Linking the Ukinrek 1977 maar-eruption observations to the tephra deposits: New insights into maar depositional processes

Michael H Ort, Nathalie S. Lefebvre, Christina A. Neal, Vicki S. McConnell, Kenneth H. Wohletz

Research output: Contribution to journalArticle

6 Scopus citations

Abstract

The Ukinrek Maars erupted 30 March to 9 April 1977, forming two maars, a line of small pit craters and a tephra blanket extending to ~2 km from the vents. We combine photographic and written observations with stratigraphic analysis to reconstruct the eruption. The eruption began with very low (a few meters high) fountaining from small craters above an inferred east-west-trending dike, creating local scoria/spatter agglomerate ramparts with a sandy matrix. The eruption very quickly (in minutes to hours) centered on the West Maar. The West Maar eruption lasted 1–2 days, starting and ending with phreatomagmatic explosions with weak phreato-Strombolian activity in between. Initial explosions formed a 30-m-wide crater, enlarged by crater-wall collapse, and columns as high as 6500 m. Phreato-Strombolian activity produced ~72% of the erupted volume, including a small spatter cone and a scoria blanket around the vent. A final explosion series emplaced a lithic-rich breccia as ballistic blocks, possibly as the northern half of the final crater collapsed into the southern vent area. The East Maar formed over the last nine days of the eruption and represents ~93% of the total volume (4.6 × 106 m3) of the Ukinrek eruption. Initial explosions were probably shallower than 10–20 m but most of the eruption occurred from explosions at 50–60 m below the pre-eruptive surface, with evidence of explosions to 90 m depth only at the very end of the eruption. The East Maar eruption mostly produced columns of lapilli, ash, and steam and the deposits are mostly fallout. Winds blew fallout mostly to the north for the first 5–6 days and to the south for the last three days of the eruption. Wind-directed pyroclastic density currents collapsed from the column, producing fines-rich layers within the coarser fallout. Sporadic explosions produced weak density currents in the first few days and lithic-and juvenile-block-rich breccias in the last few days of the eruption. We interpret that collapse of the crater walls made a slurry that in part provided the water for phreatomagmatic interaction. Explosions came from depths <90 m below the pre-eruptive surface except for a few explosions at the end of the eruption, with most occurring at <70 m depth. The East Maar crater was open to 40–60 m depth throughout most of the eruption, so the explosions were rarely, if ever, deeper than 30 m below the crater floor. Thus, we infer there is no classic, well-formed diatreme structure below the maar. Collapse of the East Maar crater walls provided a supply of water-saturated sediment for much of the phreatomagmatic activity, which came from two vents that did not migrate much, if at all, during the eruption. The Ukinrek Maars deposits were nearly entirely emplaced by fallout, rather than density currents, from explosions and low columns.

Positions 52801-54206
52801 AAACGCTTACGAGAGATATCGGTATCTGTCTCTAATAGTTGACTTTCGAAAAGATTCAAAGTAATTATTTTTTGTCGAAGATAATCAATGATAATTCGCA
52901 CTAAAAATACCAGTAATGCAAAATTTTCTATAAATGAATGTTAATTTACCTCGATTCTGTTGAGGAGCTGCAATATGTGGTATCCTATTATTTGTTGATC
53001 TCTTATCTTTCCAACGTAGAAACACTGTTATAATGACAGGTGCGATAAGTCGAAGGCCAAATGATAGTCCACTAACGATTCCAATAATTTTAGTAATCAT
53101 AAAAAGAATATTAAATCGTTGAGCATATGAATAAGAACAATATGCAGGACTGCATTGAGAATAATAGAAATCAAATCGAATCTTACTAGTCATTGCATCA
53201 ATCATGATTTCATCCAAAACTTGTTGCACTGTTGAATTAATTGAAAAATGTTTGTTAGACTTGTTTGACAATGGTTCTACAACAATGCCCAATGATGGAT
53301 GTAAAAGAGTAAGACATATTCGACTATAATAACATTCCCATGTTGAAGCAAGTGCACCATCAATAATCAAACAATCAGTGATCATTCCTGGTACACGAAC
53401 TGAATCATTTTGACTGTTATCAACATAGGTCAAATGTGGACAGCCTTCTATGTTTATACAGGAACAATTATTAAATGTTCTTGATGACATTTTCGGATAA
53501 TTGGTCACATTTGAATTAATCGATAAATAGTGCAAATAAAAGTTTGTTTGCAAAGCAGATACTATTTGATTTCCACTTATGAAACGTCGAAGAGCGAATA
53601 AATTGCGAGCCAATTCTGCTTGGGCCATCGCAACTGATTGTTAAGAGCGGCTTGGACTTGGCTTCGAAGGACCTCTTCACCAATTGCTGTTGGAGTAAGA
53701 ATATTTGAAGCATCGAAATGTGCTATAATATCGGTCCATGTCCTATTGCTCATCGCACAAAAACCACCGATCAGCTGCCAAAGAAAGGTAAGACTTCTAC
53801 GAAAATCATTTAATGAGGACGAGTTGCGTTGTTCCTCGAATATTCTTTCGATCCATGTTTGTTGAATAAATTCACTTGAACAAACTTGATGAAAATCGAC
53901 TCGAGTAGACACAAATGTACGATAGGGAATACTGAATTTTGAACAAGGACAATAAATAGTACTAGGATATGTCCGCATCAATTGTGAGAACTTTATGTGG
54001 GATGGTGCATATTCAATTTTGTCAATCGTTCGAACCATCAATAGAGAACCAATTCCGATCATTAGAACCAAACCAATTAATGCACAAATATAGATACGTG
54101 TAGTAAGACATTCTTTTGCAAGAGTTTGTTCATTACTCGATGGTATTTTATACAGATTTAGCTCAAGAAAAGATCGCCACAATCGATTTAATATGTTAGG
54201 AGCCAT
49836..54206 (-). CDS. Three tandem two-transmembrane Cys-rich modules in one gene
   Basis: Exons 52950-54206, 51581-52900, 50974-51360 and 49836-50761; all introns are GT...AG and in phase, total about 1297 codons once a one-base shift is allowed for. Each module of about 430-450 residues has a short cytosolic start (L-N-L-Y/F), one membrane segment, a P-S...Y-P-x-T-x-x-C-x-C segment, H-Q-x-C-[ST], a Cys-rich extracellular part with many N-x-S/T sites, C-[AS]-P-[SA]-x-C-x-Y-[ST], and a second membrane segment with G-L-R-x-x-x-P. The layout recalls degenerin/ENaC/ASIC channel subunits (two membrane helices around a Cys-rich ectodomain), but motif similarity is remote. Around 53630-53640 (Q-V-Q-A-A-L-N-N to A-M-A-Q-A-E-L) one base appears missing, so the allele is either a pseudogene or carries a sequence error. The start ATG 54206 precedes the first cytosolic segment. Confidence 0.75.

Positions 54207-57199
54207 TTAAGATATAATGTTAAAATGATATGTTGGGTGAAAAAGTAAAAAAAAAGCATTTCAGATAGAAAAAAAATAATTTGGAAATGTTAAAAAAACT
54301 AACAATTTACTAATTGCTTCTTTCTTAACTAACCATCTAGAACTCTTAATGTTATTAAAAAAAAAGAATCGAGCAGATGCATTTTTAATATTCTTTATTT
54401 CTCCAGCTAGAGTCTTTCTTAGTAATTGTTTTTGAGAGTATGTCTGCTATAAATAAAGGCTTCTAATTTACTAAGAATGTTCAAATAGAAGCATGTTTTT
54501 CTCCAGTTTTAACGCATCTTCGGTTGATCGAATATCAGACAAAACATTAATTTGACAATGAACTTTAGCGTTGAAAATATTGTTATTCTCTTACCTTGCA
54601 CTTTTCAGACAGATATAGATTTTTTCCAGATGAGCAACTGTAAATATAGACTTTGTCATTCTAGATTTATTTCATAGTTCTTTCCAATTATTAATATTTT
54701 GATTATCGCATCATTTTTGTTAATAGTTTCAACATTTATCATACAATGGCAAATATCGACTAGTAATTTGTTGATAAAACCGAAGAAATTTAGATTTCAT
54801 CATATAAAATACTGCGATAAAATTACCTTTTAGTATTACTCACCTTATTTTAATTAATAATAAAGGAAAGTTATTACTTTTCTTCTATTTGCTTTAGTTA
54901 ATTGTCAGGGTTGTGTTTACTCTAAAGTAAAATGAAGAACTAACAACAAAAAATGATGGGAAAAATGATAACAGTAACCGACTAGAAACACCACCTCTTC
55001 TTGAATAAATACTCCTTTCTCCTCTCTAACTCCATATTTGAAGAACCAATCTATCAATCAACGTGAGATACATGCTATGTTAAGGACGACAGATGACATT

Original languageEnglish (US)
Pages (from-to)36-60
Number of pages25
JournalJournal of Volcanology and Geothermal Research
Volume360
DOIs
StatePublished - Jul 1 2018

Keywords

  • Maar
  • Phreato-Strombolian
  • Ukinrek
  • Wind-directed currents

ASJC Scopus subject areas

  • Geophysics
  • Geochemistry and Petrology

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